Over the next two decades, Jones appeared in nearly three dozen film and television projects and turned in a number of critically acclaimed performances. Highlights of his pre-Fugitive career include well-received TV movies like The Amazing Howard Hughes (1977), The Executioner's Song (1982)—for which he won an Emmy Award—and the celebrated CBS miniseries Lonesome Dove (1989), co-starring Robert Duvall, Anjelica Huston and Diane Lane. He also earned kudos for his supporting performances in Coal Miner's Daughter (1980), co-starring Sissy Spacek, and Oliver Stone's JFK (1991), starring Kevin Costner. For the latter film, Jones earned an Academy Award nomination (best supporting actor) for his portrayal of Clay Shaw, a homosexual Dallas businessman and suspected conspirator in the assassination of President John F. Kennedy in 1963.
If Jones's manic performance as a villainous ex-CIA operative in the 1992 thriller Under Siege—starring Steven Seagal and directed by Andrew Davis—introduced his talents to a far wider audience than he had previously known, Davis' action-thriller The Fugitive (1993) catapulted Jones onto the A-list of Hollywood stars. The film, based on the hit 1960s television series, starred Harrison Ford as a doctor who is wrongly convicted of murdering his wife and escapes from jail determined to find her true killer. In addition to garnering critical acclaim, the film became one of the top-grossing hits of all time, earning a total of over $170 million. As the hard-edged but ultimately sympathetic U.S. marshal who pursues the escaped Ford, Jones turned in a brilliant performance, virtually stealing the film from his more famous co-star and winning an Oscar (best supporting actor).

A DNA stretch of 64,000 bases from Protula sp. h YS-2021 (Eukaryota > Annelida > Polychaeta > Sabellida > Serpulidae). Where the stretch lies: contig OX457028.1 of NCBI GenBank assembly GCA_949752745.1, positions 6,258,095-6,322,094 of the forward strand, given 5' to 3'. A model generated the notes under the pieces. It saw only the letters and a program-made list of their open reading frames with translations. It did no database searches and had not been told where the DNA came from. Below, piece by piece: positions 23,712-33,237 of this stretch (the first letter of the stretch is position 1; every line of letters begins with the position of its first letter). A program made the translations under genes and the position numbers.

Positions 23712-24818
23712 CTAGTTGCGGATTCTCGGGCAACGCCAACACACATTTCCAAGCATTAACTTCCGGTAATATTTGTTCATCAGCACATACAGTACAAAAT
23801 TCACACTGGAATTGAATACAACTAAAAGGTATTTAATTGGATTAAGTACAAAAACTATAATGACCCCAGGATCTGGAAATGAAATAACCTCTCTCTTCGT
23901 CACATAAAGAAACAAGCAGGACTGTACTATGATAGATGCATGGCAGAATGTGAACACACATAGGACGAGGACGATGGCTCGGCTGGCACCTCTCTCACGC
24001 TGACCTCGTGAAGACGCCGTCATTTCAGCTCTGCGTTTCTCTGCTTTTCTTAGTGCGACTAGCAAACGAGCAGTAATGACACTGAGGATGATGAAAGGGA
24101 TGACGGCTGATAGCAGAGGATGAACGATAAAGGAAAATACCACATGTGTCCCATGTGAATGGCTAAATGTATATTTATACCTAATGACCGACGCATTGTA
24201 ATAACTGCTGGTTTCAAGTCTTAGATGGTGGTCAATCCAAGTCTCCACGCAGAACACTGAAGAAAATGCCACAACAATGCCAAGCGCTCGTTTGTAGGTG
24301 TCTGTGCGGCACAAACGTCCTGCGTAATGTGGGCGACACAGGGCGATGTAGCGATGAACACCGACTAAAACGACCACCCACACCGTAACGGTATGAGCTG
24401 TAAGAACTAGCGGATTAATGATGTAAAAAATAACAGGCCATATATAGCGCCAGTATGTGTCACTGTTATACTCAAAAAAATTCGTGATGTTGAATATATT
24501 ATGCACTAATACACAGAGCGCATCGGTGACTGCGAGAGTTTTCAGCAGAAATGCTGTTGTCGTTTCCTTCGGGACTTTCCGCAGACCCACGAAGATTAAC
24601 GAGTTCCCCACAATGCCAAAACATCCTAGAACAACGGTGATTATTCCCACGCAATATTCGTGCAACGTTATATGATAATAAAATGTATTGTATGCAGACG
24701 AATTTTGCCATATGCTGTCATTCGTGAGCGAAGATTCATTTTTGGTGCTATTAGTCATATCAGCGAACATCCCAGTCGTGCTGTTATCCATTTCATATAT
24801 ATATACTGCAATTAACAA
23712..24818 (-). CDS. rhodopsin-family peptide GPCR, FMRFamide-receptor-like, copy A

Within the next year, Jones starred in three more huge box-office hits—Stone's Natural Born Killers, The Client and Blown Away—as well as several less successful features, including Stone's Vietnam drama Heaven and Earth, Blue Sky, co-starring Jessica Lange; and Cobb, in which he played the brutal, unsympathetic baseball legend Ty Cobb. In 1995, he starred as the cartoonish villain Two-Face alongside Val Kilmer and Jim Carrey in the critically drubbed but commercially successful Batman Forever.
Jones's next box-office triumph was the 1997 science fiction action-comedy Men in Black, a summer blockbuster co-starring Will Smith. Jones and Smith displayed their considerable comedic talents as a pair of U.S. immigration agents fighting an alien invasion. While his next several projects—Volcano (1997); the animated Small Soldiers (1998); and a Fugitive sequel, U.S. Marshals (1998)—were relative disappointments both critically and commercially, Jones scored another huge hit with the 1999 action-thriller Double Jeopardy, co-starring Ashley Judd.